Moberly Area Community College plans to expand training for in-demand jobs
COLUMBIA - Moberly Area Community College President Jeff Lashley spoke to students, politicians and businesses leaders Thursday about how the college's new partnership will stimulate economic growth.
MACC has agreed to participate in a new statewide initiative to grow a skilled workforce to support existing industries, as well as industries that are coming to Missouri. Lashley said his goal is to connect with local businesses, to work together to give students industry-training, starting at the community college level.
"When you talk to employers and economic developers, the biggest challenge that many of them face is a trained workforce. And finding workforce training whenever they need it," Lashley said.
In particular, Lashley and participating colleges are focused on developing "Missouri's forgotten middle," or middle-skill jobs, which make up the largest part of the labor market. These type of jobs require education beyond high school, but not a four-year degree. Key industries have struggled to find sufficiently trained workers to fill these jobs.
The demand for specialized middle-skill jobs in Missouri is growing, according to National Skills Coalition data. Between 2014-2024, 48 percent of job openings will be middle-skill. In 2015, middle-skill jobs made up 53 percent of Missouri's workforce, but only 46 percent of the state's workers are trained to that level.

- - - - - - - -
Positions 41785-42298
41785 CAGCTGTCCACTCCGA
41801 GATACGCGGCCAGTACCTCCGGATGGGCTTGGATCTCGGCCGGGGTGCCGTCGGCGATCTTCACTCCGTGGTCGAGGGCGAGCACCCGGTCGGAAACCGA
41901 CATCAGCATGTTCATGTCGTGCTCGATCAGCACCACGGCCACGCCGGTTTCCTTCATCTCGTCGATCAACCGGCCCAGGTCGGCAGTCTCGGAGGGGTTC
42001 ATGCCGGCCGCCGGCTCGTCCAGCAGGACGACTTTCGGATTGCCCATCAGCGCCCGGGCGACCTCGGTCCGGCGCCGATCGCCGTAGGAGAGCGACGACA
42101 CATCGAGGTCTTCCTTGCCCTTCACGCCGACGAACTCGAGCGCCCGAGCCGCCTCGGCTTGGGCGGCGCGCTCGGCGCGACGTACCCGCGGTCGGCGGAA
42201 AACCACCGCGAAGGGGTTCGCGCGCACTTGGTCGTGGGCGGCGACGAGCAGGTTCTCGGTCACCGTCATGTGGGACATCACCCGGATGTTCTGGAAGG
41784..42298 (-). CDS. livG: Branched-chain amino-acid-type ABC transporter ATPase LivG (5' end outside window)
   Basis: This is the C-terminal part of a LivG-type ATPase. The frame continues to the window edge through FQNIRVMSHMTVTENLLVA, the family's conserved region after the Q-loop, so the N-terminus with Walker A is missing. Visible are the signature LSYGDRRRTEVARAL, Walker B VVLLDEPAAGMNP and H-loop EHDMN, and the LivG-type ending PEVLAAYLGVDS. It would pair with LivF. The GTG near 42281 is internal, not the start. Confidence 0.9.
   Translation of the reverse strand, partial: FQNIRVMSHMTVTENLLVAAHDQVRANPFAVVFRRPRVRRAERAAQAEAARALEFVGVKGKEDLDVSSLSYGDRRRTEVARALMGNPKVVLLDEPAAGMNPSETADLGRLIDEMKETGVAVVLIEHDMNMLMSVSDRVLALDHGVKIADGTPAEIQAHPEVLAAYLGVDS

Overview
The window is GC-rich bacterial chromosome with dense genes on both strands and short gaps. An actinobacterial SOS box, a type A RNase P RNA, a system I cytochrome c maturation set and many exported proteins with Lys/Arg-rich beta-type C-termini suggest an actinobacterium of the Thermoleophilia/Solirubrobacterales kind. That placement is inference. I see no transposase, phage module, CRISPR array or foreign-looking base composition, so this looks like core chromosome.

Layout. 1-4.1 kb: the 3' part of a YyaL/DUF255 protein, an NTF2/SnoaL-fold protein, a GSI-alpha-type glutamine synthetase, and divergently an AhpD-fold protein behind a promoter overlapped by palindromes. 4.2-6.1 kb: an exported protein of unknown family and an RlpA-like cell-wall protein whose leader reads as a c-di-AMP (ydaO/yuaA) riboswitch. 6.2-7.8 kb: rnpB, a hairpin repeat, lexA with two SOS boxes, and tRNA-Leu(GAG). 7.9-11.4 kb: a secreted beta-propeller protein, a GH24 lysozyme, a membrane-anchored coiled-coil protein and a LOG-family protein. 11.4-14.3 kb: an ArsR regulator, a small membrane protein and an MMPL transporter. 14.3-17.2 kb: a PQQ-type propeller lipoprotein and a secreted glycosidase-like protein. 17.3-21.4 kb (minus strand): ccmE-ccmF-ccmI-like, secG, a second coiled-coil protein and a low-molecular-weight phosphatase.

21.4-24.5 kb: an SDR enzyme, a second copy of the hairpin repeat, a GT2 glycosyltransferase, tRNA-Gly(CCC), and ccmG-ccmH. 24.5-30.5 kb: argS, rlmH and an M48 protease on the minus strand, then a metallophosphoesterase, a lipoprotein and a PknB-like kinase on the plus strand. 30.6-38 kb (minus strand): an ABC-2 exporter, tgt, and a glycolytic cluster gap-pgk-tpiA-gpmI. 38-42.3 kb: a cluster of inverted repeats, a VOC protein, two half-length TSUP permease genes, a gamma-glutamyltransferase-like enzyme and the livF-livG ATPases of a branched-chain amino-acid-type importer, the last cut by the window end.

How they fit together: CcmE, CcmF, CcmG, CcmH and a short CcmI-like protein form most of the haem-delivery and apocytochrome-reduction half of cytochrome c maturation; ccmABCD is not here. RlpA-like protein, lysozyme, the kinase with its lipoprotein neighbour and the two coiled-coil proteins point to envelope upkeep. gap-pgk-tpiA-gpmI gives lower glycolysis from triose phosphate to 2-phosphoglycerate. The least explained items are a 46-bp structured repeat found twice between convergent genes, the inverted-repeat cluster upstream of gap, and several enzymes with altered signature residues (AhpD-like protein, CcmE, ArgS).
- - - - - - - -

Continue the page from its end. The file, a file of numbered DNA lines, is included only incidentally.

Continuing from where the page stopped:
MACC has worked with industry leaders, like Regional Economic Development Inc., to develop a popular mechatronics program focused on a a combination of computer, mechanical and electronic engineering.
Mike Kloke, the MACC mechatronics instructor, said the program is unique in that it was created by the industry, for the industry.
"They really set the curriculum, so we teach what they need so they’re a really good fit for the local industry around here," he said.
The network between the community colleges will open up resources and programs to all students in the state who are seeking specific training, regardless of the community college they are enrolled in.
Bernie Andrews, the executive vice president of Regional Economic Development Inc., said now is a great time for central Missourians to develop middle-skill job training.
"Aurora Organic Dairy will be building a new $90 million dairy processing facility here in Columbia that’s going to need about 100 employees in the first couple of years.
Missouri's 12 community colleges signed the Missouri Community College Workforce Development network into place on March 9.
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